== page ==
Going solar

Important steps to take when considering rooftop PV panel installation
By Joe Bono
October 31, 2011
COMMERCIAL : SALES, SOLAR

Compared to building integrated photovoltaics—solar panels that replace traditional glass products in curtain walls, window walls and other vertical facades—rooftop solar panel installation might not be the first service glaziers consider, when looking to enter the solar installation market. However, any type of solar array essentially requires installing a glass product into a support structure. And because of this, glaziers have a shorter learning curve than other contractors when it comes to installing standard pre-framed PV modules, such as those used in rooftop arrays.

In addition, glazing contractors already possess many of the key skill sets required for this type of installation: engineering experience, quality control, safety and project management. As a glazier, you would be amiss not to take advantage of the growing demand for solar panel installation, but there are important steps to consider before expanding into this marketplace.

  1. Know the basics.
    Understanding how solar panels interact with the building shortens the learning curve and allows glaziers to build on their existing knowledge and skill set. As the solar industry has expanded, educational courses on the fundamentals of solar panels have become widespread.

    In short, solar panels are made up of tiny cells of treated silicon. Each panel collects solar radiation and converts it into an electrical current. These panels are then wired together in series to create an array, and the electrical output from that array travels through wires and conduit to an inverter typically located near the breaker box. The inverter converts the direct current into alternating current.
  2. Determine where you need help.
    As a contractor, you likely understand how to market your business and sell a service while maintaining fruitful relationships with vendors and customers. When it comes to solar panel installation, most glaziers will want to subcontract an electrician or hire one on full-time as part of their new solar division. In many states and municipalities, an electrician is required to install the solar equipment into the building's electric utility system. Tools also differ from the glazing industry. Solar panel installation relies very much on roofing and electrical, so it's important to research what you can take on and what aspects of the job you might need to subcontract out.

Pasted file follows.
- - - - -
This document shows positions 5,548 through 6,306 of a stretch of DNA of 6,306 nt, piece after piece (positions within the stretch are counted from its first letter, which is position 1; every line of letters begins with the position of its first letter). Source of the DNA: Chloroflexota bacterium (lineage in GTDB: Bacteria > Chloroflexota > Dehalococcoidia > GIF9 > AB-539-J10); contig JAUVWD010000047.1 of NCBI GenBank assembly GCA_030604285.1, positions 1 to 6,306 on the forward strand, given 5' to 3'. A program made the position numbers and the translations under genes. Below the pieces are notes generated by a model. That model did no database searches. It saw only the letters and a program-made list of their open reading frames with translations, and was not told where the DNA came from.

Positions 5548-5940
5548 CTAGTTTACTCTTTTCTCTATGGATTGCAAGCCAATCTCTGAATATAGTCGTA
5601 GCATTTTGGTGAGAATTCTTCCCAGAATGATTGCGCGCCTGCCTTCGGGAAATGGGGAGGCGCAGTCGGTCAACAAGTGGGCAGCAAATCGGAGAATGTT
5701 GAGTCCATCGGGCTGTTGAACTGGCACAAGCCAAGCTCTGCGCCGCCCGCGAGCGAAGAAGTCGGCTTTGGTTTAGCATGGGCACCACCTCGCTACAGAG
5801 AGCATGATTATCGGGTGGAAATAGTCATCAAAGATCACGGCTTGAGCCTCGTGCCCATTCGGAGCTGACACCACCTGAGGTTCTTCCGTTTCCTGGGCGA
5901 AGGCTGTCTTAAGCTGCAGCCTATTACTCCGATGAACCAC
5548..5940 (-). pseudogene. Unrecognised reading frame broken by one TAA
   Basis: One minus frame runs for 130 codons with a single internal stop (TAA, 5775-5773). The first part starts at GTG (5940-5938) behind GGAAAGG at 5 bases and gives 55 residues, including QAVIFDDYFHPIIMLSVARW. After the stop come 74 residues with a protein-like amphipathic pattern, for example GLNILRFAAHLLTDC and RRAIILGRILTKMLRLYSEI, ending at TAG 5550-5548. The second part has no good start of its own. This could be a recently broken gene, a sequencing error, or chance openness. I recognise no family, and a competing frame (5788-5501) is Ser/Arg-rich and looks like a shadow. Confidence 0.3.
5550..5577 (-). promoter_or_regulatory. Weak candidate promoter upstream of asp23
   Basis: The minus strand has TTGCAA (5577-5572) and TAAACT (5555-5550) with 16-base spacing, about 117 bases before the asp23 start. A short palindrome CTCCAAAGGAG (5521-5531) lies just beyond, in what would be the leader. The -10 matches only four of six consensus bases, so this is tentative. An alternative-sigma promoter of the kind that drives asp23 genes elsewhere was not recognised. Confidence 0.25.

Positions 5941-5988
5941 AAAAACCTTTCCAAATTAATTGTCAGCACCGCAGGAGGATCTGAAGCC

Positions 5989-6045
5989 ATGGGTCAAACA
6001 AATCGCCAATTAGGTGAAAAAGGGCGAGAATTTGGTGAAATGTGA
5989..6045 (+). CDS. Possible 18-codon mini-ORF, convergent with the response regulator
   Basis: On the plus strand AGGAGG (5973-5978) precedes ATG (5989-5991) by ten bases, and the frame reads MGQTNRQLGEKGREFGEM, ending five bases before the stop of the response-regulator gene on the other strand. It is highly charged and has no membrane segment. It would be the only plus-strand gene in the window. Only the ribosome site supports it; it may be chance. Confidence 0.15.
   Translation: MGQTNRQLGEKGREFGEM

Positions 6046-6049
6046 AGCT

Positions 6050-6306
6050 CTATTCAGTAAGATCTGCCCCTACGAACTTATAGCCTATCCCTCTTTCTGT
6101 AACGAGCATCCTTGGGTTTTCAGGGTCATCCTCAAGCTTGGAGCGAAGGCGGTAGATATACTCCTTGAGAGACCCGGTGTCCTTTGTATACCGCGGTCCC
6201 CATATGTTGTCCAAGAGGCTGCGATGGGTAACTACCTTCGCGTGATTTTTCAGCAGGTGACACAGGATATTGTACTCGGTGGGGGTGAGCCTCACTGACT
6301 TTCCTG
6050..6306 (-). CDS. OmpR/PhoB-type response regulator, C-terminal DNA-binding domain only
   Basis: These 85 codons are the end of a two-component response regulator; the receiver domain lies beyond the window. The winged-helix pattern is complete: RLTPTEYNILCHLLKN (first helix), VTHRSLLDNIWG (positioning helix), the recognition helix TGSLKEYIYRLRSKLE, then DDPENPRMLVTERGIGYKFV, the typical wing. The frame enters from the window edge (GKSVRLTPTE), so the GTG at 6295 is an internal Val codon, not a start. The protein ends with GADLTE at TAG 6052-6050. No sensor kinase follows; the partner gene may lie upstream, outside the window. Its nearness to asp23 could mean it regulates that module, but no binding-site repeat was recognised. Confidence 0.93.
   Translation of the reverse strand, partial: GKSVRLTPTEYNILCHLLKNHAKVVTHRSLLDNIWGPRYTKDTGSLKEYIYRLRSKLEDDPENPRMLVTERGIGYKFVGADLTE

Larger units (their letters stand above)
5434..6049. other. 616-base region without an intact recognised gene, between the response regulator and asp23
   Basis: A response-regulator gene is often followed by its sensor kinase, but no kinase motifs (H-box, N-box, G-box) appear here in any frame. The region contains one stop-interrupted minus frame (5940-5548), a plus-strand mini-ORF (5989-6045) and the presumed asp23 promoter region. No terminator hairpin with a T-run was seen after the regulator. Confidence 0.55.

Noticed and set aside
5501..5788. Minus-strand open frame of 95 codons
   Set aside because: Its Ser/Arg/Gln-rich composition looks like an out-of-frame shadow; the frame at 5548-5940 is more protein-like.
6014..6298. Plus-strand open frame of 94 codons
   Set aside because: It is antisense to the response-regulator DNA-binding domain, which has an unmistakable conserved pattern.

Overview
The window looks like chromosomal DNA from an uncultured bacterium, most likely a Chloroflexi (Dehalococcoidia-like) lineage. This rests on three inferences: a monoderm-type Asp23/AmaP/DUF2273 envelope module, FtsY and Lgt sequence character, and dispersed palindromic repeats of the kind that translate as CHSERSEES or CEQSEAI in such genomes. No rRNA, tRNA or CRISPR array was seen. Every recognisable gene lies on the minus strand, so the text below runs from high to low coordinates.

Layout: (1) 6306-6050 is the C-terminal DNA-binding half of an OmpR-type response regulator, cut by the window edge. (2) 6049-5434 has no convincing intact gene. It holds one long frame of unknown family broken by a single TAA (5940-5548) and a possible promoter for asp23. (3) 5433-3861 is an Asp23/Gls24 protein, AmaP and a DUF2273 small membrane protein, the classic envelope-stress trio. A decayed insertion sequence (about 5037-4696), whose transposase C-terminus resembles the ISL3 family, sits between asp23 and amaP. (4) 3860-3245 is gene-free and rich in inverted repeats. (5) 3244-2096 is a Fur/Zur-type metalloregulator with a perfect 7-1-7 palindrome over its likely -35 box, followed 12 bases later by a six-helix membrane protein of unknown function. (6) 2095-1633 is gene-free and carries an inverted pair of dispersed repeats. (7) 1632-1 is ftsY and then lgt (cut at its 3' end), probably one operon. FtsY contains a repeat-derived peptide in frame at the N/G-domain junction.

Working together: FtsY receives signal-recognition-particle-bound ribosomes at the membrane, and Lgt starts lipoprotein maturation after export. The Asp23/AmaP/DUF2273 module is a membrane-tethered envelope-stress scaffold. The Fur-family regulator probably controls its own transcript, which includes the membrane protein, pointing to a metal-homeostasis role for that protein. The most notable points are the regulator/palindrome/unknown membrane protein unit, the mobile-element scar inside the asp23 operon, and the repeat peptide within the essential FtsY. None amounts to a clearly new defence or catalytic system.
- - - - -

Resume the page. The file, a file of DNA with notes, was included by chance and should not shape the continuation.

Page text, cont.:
3. Research licensing requirements.
    Every state has different licensing laws, and it's important to understand the requirements for solar panel installation in your area. The majority of states require an individual license per trade. Check with your state's department of labor to find out what licensing requirements are needed in your marketplace.
  4. Gain hands-on experience.
    Once you've obtained the appropriate license and gone through the supplementary training to become a solar panel installer, the challenge becomes gaining experience. As a glazing contractor, you have the option to leverage your current commercial customer base to sell solar panels. In addition to getting on bid lists, it's sometimes advantageous to contact more established installers and offer to subcontract on their projects while you gain experience. Joining a solar franchise network is another option. Solar franchise networks can provide best practices and support you in booking jobs. A good solar franchise network also will give you access to greater purchasing power, allowing you to price yourself more competitively. Integrated sales and marketing training, and best practice sharing provided by solar franchise networks also can put you at a competitive advantage.
  5. Find a pricing tool.
    It's important to understand tax incentives when determining how to quote a solar panel installation. Incentives are issued at both state and federal levels. Some utility companies also offer rebates to customers that install solar. There are software tools available that can help you stay apprised of the changing rebates and incentives. This offers value proposition to your customer and allows you to remain price competitive in a growing marketplace. 

The author is the founder of Solar Universe Network which operates 24 franchises in six states. 

  • Fast facts

    Editor's note: The following information is an excerpt from the presentation, "Building Integrated Photovoltaics: It's Not the Future; It's Now!" by Richard Voreis, CEO of Consulting Collaborative. Voreis gave the presentation at 2011 GlassBuild America: The Glass, Window & Door Expo.

    • Despite a struggling domestic economy, the U.S. solar market will double in 2011, according to a recent industry report.
    • New Jersey is the fastest growing state in the U.S. in photovoltaic capacity.
    • While the U.S. currently comprises 5 percent of the world PV market, it is projected to increase to 12 percent by 2015, making it the fastest-growing major market in that time period.